There is ever a tension around this idea of sin. That which has been conquered in the crucifixion and resurrection of Christ is disturbingly tenacious. Resurrection is always beckoning, but we can find ourselves resistant. The challenge can seem too great and our guilt too much of a familiar companion. The love of the world and our place in it, our desire to succeed or shore up our personal empowerment or sense of security can leave us clinging to the ways we have always known, even if there remains no life in them. Everywhere in our social, political and religious systems as much as within ourselves we find patterns of greed, self-protection and self-promotion. The letter of John tells us that no one who abides in Christ sins, and that no one who sins knows Christ. If, knowing our own weakness, we are tempted to despair when we read these words, we should be reassured by words earlier in the same letter that say, “If we say that we have no sin, we deceive ourselves, and the truth is not in us.” There is hope, and, praise God, it is not all down to us.
But there needs to be some kind of double move. We need to be awakened to our sin, not so that we become afraid of divine retaliation, but so that we may know the greatness of the love of God; while we were still sinners Christ died for us. We face our sin not for fear of a punitive God but so that we see the truth of a love big enough that all of our betrayals amount to nothing as they drop into that ocean of mercy. Indeed in that ocean we may finally recognise that the sins that loomed large in our own minds were not only small, but, like all sin, desperately unoriginal and of no surprise to God.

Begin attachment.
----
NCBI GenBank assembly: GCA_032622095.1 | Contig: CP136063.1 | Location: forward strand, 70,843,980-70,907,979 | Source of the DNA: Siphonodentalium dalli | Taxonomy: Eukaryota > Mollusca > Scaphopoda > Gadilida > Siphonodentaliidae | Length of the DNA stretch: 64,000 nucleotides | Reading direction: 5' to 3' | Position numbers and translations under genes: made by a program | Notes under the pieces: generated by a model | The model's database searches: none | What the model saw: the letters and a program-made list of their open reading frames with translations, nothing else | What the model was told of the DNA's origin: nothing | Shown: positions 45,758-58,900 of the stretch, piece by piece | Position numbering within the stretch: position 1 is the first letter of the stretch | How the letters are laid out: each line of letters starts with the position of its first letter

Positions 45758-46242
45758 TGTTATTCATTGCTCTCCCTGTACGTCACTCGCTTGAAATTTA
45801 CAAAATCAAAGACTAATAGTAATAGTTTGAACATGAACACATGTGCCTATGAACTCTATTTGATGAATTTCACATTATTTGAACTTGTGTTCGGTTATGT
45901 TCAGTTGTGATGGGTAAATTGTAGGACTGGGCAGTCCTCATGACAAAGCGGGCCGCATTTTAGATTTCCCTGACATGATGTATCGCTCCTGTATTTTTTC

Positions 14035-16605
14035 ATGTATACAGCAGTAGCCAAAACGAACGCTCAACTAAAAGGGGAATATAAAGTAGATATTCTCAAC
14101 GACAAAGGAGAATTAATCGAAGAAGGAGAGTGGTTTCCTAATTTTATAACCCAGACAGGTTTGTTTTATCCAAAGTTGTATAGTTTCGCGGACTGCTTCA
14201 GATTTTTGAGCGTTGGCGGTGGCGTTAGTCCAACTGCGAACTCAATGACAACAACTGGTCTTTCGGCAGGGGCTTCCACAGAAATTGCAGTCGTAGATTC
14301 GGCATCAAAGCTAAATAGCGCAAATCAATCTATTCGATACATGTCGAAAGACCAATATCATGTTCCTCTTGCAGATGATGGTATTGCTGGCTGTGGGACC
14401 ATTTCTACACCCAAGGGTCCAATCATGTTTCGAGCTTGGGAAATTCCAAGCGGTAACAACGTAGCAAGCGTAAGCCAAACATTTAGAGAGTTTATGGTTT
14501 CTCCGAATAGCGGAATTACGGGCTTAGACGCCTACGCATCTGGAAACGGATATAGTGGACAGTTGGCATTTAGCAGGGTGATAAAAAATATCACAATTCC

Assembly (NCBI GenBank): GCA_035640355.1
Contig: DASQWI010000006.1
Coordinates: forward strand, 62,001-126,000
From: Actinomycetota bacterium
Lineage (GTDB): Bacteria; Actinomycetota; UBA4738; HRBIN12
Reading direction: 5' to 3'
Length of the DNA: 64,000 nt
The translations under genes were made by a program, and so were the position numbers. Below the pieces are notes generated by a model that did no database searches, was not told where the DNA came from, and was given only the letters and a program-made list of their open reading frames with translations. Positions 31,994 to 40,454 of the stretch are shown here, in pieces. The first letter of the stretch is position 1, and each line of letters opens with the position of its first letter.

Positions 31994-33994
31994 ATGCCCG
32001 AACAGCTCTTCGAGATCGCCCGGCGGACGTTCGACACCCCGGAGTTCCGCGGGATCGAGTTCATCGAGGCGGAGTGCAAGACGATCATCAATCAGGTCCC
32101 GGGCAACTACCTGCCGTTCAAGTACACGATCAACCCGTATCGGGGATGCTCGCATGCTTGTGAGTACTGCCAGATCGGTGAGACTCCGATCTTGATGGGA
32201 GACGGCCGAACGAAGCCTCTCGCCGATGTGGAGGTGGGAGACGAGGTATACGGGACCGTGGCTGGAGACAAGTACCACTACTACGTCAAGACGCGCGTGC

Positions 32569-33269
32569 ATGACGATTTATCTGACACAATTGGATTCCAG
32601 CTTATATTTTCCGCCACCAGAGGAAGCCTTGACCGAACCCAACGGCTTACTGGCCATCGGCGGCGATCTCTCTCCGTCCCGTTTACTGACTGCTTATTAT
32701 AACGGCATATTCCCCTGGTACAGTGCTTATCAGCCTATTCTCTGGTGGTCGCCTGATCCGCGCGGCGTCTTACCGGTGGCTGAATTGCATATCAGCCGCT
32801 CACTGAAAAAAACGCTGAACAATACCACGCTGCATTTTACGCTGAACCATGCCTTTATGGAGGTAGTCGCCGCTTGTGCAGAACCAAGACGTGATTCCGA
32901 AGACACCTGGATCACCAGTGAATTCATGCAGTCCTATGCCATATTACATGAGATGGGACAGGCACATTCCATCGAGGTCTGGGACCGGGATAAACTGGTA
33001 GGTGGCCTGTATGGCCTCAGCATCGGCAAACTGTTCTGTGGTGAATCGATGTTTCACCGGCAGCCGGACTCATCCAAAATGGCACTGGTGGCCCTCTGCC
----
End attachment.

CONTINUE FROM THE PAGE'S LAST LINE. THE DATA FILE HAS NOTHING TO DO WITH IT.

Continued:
The God revealed in the Risen Christ, however, is full of originality and it is small wonder the disciples were taken by surprise. Despite some of those disciples present in the room having already encountered the risen Jesus, the text tells us, “in their joy they were disbelieving and still wondering.” Perhaps the betrayals, grief and loss of the previous days meant the disciples did not dare to hope again. It is not like all the past has been wiped away- indeed, in his address found in the Acts reading, Peter does not mince words but says, “you rejected the Holy and Righteous One…. you killed the Author of life”. A stark reminder in case any might want to defend themselves or make light of their complicit involvement in the violence that took Jesus to the cross- a message for both Peter’s audience at the temple and to our situation today where we too are a part of patterns of scapegoating violence and suffer the violation of what is sacred.